The Trans Pacific Partnership Agreement and Pharmaceutical Regulation in Canada and Australia
By Joel Lexchin and Deborah Gleeson
International Journal of Health Services, August 11, 2016
The Trans Pacific Partnership Agreement (TPP) is a large regional trade agreement involving 12 countries. It was signed in principle in February 2016 but has not yet been ratified in any of the participating countries. The TPP provisions place a range of constraints on how governments regulate the pharmaceutical sector and set prices for medicines. This article presents a prospective policy analysis of the possible effects of the TPP on these two points in Canada and Australia. Five chapters of relevance to pharmaceutical policy are analyzed: chapters on Technical Barriers to Trade (Chapter 8), Intellectual Property (Chapter 18), Investment (Chapter 9), Dispute Resolution (Chapter 28), and an annex of the chapter on Transparency and Anti-Corruption (Chapter 26, Annex 26-A). The article concludes that the TPP could have profound effects on the criteria these countries use to decide on drug safety and effectiveness, how new drugs are approved (or not) for marketing, post-market surveillance and inspection, the listing of drugs on public formularies, and how individual drugs are priced in the future. Furthermore, the TPP, if ratified and enforced, will reduce future policy flexibility to address the increasing challenge of rising drug prices.
From the Conclusion
The final text of the TPP Agreement holds significant possible risks for pharmaceutical regulation and access to affordable medicines in both Australia and Canada. For Australia, the final provisions related to biologic products in the intellectual property chapter are worryingly ambiguous and unclear. This ambiguity was intended to be constructive, but it may have unintended effects if the United States insists on a certain interpretation, in the event of a dispute, or if the provisions have a chilling effect on future regulatory reform to bring biosimilars to the market more speedily.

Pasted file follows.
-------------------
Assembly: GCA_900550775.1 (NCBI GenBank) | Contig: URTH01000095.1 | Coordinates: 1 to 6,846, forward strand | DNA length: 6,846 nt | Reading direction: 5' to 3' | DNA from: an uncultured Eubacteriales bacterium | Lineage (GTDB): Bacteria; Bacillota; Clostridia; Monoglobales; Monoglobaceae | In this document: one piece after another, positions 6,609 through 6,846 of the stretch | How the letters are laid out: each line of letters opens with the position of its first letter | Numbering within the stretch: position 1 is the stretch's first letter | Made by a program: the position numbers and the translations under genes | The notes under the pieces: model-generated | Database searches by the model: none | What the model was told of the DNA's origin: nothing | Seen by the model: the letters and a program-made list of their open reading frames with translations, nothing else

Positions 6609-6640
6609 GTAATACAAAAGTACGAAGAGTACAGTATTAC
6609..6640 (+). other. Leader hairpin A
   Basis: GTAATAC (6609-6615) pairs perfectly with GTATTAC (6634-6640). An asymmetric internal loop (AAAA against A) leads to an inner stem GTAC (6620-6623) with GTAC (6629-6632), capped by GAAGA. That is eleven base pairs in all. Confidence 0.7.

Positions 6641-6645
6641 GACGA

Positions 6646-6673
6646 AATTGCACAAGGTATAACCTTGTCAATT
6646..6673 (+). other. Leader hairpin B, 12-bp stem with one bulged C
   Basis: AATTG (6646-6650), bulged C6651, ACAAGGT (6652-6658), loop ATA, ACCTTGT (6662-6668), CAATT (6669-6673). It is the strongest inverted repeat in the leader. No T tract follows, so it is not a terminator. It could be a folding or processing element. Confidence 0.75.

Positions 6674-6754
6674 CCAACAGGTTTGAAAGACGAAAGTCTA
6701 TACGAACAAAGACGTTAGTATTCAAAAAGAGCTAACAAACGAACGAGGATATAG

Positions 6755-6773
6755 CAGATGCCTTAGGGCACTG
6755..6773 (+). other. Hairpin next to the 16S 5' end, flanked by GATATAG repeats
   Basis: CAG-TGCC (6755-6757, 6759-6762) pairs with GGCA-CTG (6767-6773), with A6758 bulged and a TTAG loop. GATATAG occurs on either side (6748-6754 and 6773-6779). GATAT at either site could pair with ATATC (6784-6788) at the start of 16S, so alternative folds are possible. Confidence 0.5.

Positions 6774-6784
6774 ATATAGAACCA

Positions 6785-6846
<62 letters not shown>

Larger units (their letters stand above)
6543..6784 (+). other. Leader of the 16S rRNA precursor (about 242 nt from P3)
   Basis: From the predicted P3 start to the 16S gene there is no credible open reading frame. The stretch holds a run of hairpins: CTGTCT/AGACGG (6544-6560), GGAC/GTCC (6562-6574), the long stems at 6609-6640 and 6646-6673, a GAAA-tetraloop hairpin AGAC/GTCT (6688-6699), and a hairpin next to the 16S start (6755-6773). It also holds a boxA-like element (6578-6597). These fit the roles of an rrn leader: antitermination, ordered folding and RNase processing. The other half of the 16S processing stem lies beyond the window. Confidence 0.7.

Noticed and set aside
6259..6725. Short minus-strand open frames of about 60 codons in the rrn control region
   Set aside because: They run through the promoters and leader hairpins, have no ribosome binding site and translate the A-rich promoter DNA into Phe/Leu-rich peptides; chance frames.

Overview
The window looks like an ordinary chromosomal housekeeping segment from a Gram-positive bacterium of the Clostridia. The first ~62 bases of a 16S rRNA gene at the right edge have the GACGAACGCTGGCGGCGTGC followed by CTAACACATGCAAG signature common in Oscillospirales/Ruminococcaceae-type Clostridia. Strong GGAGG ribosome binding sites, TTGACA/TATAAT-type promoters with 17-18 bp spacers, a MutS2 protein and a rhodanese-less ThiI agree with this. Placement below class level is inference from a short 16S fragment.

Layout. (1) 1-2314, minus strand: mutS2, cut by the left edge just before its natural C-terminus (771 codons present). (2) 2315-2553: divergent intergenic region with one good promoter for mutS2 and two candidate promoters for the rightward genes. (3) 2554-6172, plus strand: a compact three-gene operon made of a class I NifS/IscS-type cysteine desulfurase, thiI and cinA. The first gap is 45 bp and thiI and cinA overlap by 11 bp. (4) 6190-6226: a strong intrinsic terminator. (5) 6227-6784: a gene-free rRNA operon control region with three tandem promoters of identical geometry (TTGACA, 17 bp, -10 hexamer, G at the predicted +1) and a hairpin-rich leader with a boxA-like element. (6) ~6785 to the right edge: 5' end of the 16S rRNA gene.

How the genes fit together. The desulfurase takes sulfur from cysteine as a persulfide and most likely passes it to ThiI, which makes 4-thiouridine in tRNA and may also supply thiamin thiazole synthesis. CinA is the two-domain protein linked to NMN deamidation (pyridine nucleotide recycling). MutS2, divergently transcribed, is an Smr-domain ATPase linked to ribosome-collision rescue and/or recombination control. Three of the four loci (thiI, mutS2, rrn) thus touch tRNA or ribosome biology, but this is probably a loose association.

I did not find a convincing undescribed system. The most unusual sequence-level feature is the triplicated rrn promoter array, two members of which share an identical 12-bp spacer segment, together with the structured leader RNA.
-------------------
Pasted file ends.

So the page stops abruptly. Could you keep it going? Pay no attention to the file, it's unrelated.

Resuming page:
Aside from the biologics provisions, there are a number of other provisions in the intellectual property chapter that will lock in existing policy settings and could potentially frustrate future reform efforts to reduce pharmaceutical expenditure in both Australia and Canada. Adopting detailed, prescriptive policy settings negotiated in a fraught political context—largely out of the view of stakeholders and involving bargaining and trade-offs between the objectives of different sectors—does not amount to sensible health or intellectual property policy making, which is attuned to current and future domestic needs.
The TPP’s investment chapter, and in particular its investor-state dispute settlement mechanism, also bring new threats to the affordability of medicines. It is likely that multinational pharmaceutical companies will quickly take advantage of this new avenue, along with the provisions in Chapter 8 on the Technical Barriers to Trade, to contest and frustrate Australia’s and Canada’s pharmaceutical policy making.